The Copyright (Infringing File Sharing) Amendment Bill was passed with a large parliamentary majority but also with a big outcry from the public. I’ve written about copyright infringement and now I want to write about the law that has stirred up so much discussion.
Some believe that the bill makes file sharing illegal but this isn’t true. National MP Tau Henare stated that he had done some file sharing, but wouldn’t anymore because it’s now illegal. What the bill does is give copyright owners (and the representatives of copyright owners) the ability to pursue those that they believe have infringed on their copyrighted material via online file sharing. It also protects the identities of end users. The bill doesn’t make file sharing illegal and it doesn’t make BitTorrent illegal. It doesn’t make file sharing of copyrighted material illegal because it always was illegal.
To give credit where credit is due, for the most part the Copyright (Infringing File Sharing) Amendment Bill is a good piece of law. In it’s original form the law was terrible, worse than terrible, it was idiotic. The bill was so badly written that you could be pursued for copyright infringement just by visiting a site that contains any content or images that are covered by copyright, something that we all do constantly while using the internet each day. Ex-Labour MP Judith Tizard seemed hell bent on passing the law in it’s original form and we should all be grateful that it didn’t happen. There are however still three very big issues with the current bill.
Firstly, the bill allows for the termination of a users internet access. To some this may seem like a fitting punishment for crimes but to others, internet access has become a human right. Using the internet you can commit many crimes; You can threaten someones life, encourage violence, distribute child pornography, commit fraud and so many other crimes that most would consider to be much worse than copyright infringement. None of these crimes carry a penalty of internet termination. The United Nations recently released a report in which internet access was concluded to be a human right. The internet not only allows us to watch videos of sneezing pandas, but also to communicate with others and voice our political opinions.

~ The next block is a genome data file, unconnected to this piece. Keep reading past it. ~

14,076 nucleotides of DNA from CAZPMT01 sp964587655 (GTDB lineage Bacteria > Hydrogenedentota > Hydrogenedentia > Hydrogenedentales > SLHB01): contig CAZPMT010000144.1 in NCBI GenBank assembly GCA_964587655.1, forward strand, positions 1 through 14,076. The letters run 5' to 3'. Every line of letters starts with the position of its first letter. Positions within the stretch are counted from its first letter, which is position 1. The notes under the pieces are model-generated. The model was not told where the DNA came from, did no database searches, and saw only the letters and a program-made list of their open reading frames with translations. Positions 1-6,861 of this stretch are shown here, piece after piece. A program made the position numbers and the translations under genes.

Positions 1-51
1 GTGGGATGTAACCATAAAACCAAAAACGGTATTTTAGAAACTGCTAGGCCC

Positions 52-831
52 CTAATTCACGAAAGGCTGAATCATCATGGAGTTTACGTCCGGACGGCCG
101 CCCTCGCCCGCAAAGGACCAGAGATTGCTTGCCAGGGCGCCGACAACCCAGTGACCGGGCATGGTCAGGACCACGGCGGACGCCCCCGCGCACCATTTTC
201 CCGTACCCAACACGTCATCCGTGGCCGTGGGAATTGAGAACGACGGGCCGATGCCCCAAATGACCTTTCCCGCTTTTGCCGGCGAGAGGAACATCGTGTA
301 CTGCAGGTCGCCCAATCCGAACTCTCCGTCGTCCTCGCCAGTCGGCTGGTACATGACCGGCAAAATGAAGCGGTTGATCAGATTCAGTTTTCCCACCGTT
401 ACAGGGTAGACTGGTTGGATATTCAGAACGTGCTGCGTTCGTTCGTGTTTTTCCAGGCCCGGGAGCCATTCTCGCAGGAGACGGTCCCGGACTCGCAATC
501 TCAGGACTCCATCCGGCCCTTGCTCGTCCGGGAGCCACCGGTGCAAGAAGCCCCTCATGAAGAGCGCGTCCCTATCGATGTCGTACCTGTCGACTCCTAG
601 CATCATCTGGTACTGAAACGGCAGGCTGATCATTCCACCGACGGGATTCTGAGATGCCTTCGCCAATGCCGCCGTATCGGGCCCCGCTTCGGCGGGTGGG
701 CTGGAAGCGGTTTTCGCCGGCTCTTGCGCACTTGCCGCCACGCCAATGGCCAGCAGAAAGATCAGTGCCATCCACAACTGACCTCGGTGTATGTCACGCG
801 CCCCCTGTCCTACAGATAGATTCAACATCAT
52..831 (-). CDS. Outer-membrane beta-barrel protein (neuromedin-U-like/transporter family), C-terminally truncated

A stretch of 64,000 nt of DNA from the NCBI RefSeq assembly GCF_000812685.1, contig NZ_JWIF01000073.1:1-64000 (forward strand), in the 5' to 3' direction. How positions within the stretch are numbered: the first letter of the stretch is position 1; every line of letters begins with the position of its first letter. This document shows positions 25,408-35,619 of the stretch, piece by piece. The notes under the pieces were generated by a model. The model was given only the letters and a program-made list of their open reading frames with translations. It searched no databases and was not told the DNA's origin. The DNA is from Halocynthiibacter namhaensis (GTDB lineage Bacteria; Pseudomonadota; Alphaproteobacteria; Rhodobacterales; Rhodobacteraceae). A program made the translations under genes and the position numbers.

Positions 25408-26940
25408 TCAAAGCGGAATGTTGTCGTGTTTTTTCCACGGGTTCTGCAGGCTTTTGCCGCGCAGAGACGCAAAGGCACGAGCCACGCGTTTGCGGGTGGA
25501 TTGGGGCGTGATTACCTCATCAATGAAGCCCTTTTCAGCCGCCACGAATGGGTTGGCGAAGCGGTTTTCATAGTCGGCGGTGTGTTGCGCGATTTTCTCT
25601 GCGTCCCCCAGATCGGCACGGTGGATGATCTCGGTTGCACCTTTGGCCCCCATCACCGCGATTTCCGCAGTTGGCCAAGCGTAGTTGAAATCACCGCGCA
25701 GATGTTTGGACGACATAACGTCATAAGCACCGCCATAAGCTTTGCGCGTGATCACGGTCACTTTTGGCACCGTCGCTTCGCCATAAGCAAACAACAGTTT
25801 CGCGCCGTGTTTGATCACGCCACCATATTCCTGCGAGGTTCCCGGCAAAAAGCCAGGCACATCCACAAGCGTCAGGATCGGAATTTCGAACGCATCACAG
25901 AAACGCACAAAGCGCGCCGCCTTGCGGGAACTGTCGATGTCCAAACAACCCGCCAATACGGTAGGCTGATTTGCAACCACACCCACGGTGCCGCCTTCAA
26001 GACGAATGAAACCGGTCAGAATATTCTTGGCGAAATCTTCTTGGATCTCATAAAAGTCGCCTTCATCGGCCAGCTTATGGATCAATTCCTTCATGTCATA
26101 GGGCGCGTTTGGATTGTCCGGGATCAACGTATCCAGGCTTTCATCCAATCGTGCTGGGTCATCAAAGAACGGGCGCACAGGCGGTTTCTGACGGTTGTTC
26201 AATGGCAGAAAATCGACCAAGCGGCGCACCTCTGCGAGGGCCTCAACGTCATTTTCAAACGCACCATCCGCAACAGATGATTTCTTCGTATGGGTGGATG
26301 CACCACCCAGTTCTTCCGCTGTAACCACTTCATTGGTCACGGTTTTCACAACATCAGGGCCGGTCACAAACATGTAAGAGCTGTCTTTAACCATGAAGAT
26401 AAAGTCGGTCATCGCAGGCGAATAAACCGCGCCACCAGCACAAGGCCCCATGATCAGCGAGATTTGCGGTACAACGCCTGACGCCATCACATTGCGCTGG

The second issue with the bill is that it makes a single person responsible for an IP address, the account holder. This means that you are responsible for the activities of anyone using your internet connection, with or without your permission. If your flatmate downloads something, you are responsible. If someone hacks your wireless connection, you are responsible. Again, I find this strange as your aren’t held responsible for any other crime committed via your internet connection. Additionally, tests have proven that it is possible to make it look like an IP address is downloading content that it isn’t. You can trick clients into sending data to a different address. In one test, users were able to make it look like a network enabled printer was downloading pirated films. In the US a judge recently ruled that an IP address is not a user due to a previous case where a man was incorrectly accused of child pornography because someone else was piggybacking off of his internet connection.
Lastly, this law assumes that you are guilty unless you challenge the accusation. Since when did New Zealand law carry a policy of guilty until proven innocent?
The Copyright (Infringing File Sharing) Amendment Bill is a step in the right direction however it is far from being solid and violates the rights of New Zealanders. The bill should not have been rushed through but instead given the time and further public consultation to iron out these rather large and important problems.